Friday, August 28, 2015

Mini 'beetles' on leaves?

I came across these at the Dinosaur Park in Ogden. Thank you Trugreen, now I can't help but look at trees and try to figure out what ailes them. Even though my job was abruptly ended by another job move by my husband, I still appreciate all that I learned in that time. Being naturally curious I will continue this journey. 

My research revealed that these are called Lace Bugs.

Lace bugs are usually host-specific and can be very destructive to plants. Most feed on the undersides of leaves by piercing the epidermis and sucking the sap. The then empty cells give the leaves a bronzed or silvery appearance. Each individual usually completes its entire life cycle on the same plant, if not the same part of the plant.

Lace bugs sometimes fall out of trees, land on people and bite, which, although painful, is a minor nuisance. No medical treatment is necessary.[1]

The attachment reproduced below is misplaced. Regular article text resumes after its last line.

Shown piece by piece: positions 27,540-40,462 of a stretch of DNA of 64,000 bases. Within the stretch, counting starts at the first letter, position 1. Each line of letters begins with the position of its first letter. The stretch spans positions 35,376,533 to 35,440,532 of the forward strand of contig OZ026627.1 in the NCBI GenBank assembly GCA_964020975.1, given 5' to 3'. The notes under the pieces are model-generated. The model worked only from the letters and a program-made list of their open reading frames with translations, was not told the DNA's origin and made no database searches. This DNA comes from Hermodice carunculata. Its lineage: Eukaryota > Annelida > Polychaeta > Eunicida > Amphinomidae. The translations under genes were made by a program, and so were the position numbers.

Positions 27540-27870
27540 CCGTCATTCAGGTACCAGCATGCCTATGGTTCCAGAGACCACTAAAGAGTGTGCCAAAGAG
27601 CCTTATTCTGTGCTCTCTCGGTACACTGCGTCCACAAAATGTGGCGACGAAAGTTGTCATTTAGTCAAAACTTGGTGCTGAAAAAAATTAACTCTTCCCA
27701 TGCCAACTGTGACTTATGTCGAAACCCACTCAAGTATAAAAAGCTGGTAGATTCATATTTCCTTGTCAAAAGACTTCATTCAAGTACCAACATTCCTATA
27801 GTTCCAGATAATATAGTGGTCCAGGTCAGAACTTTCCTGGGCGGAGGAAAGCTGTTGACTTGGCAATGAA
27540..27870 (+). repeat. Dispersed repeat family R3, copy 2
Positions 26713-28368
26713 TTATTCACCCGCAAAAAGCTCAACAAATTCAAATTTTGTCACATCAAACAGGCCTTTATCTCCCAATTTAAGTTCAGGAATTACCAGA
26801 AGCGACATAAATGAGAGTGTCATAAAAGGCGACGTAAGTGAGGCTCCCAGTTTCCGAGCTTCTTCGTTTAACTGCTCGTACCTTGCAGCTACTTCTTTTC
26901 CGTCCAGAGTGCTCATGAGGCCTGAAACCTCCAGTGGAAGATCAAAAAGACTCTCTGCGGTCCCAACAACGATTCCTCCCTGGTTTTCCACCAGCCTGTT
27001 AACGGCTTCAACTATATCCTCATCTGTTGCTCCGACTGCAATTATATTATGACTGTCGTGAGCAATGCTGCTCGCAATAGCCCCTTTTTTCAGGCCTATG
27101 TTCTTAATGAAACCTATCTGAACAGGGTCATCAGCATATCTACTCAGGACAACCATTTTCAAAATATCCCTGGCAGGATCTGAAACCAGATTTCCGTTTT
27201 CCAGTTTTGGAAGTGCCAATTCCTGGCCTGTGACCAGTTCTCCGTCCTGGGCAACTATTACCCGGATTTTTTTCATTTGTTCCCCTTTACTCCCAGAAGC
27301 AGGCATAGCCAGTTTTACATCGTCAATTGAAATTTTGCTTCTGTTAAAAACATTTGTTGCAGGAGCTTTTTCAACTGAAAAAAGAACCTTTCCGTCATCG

Recommends a natural remedy:

Instead, use insecticidal soapneem oil or narrow-range oil. Spray the plant with these insecticides at two-week intervals. The damage won’t disappear, but you won’t have any new damage.

Don’t worry about losing plants because of lace bug damage. The damage is usually just cosmetic, and the plant will return next spring with fresh, new leaves. The trick is to eliminate the insect during the growing season so that it can’t overwinter on the plant and return next year.

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